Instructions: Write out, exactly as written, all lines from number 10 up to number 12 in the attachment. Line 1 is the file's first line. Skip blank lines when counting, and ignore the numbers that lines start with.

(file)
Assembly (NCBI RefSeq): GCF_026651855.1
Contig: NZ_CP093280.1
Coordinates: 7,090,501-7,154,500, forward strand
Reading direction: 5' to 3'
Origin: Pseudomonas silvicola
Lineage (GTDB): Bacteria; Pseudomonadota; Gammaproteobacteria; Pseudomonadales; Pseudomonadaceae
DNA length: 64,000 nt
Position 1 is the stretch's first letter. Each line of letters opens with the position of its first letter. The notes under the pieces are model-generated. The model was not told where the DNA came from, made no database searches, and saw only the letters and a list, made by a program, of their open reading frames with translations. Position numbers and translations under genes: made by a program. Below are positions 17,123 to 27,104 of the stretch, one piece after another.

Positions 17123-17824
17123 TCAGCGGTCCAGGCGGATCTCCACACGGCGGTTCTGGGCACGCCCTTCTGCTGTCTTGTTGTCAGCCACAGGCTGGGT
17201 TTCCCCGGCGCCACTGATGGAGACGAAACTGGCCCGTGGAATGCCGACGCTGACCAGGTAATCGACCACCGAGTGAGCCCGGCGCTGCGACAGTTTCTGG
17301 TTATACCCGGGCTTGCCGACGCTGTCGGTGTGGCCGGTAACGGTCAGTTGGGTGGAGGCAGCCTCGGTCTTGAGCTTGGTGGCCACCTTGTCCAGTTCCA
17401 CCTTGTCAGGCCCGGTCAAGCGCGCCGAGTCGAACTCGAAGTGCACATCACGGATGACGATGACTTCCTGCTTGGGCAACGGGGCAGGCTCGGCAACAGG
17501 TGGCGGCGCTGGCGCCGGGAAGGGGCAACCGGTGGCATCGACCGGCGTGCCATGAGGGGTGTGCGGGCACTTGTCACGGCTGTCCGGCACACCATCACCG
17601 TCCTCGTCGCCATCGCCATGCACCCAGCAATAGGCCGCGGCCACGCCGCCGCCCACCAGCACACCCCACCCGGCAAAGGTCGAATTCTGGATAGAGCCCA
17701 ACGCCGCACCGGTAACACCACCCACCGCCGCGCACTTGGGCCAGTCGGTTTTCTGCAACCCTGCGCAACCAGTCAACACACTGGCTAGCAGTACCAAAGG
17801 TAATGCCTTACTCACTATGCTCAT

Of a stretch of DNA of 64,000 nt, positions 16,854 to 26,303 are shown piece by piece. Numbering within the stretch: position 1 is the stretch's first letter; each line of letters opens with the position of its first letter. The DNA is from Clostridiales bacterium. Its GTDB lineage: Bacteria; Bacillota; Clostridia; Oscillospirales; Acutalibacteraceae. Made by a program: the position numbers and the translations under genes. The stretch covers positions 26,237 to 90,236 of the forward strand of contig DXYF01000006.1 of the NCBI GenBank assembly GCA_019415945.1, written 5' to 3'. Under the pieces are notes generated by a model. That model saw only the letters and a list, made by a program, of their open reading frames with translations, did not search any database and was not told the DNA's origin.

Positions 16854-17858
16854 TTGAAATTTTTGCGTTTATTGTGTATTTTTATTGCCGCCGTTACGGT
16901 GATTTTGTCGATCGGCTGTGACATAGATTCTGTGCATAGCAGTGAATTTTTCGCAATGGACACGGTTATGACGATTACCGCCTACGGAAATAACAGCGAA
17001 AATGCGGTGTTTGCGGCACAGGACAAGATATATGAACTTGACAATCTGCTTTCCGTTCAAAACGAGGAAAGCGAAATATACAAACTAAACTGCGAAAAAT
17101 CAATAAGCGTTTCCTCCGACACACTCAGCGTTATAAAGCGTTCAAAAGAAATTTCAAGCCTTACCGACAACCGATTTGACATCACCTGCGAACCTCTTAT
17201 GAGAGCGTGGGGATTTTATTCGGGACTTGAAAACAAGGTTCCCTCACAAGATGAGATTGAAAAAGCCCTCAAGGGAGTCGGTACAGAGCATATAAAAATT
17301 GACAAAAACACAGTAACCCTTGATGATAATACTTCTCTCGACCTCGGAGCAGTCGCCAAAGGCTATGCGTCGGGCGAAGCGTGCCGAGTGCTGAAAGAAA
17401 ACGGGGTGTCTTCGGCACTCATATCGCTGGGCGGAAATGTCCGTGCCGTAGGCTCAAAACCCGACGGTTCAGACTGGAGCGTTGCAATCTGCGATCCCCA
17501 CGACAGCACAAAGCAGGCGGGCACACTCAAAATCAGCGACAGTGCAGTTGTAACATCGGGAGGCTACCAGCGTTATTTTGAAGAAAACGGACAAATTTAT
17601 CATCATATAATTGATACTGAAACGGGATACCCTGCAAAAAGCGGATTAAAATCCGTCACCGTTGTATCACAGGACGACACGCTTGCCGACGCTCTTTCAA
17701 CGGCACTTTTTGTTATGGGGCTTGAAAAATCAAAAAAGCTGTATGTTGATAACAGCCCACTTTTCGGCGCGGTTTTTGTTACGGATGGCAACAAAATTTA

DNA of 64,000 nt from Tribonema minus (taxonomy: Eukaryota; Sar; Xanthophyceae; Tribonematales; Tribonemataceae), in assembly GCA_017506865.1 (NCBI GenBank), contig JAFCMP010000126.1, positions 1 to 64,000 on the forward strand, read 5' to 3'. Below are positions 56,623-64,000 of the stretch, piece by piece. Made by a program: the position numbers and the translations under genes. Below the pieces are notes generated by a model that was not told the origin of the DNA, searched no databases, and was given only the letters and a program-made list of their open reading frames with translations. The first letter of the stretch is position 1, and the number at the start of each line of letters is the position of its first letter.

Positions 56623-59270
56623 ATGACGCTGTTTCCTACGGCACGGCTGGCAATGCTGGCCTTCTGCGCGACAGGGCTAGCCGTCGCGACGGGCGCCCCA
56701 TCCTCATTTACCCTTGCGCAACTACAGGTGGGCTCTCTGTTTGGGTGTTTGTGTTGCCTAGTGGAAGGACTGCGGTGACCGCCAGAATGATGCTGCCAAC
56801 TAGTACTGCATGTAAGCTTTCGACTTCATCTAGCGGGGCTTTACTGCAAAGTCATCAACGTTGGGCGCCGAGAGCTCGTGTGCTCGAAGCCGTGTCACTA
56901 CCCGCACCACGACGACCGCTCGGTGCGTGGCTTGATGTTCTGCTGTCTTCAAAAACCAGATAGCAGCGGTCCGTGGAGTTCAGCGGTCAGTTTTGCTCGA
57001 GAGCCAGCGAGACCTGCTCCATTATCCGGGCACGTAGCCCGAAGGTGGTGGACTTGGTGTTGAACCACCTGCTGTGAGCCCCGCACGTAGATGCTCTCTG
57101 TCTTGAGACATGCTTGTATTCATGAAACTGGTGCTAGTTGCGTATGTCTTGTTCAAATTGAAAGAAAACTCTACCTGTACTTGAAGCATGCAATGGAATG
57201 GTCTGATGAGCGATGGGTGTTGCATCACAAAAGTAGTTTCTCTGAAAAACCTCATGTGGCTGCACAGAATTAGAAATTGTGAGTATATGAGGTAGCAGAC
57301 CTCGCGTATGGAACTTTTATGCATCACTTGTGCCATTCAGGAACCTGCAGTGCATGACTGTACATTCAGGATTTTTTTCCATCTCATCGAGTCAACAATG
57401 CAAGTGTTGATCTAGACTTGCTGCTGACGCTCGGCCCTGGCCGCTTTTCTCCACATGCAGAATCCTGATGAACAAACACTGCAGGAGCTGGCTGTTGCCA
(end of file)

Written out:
17123 TCAGCGGTCCAGGCGGATCTCCACACGGCGGTTCTGGGCACGCCCTTCTGCTGTCTTGTTGTCAGCCACAGGCTGGGT
17201 TTCCCCGGCGCCACTGATGGAGACGAAACTGGCCCGTGGAATGCCGACGCTGACCAGGTAATCGACCACCGAGTGAGCCCGGCGCTGCGACAGTTTCTGG
17301 TTATACCCGGGCTTGCCGACGCTGTCGGTGTGGCCGGTAACGGTCAGTTGGGTGGAGGCAGCCTCGGTCTTGAGCTTGGTGGCCACCTTGTCCAGTTCCA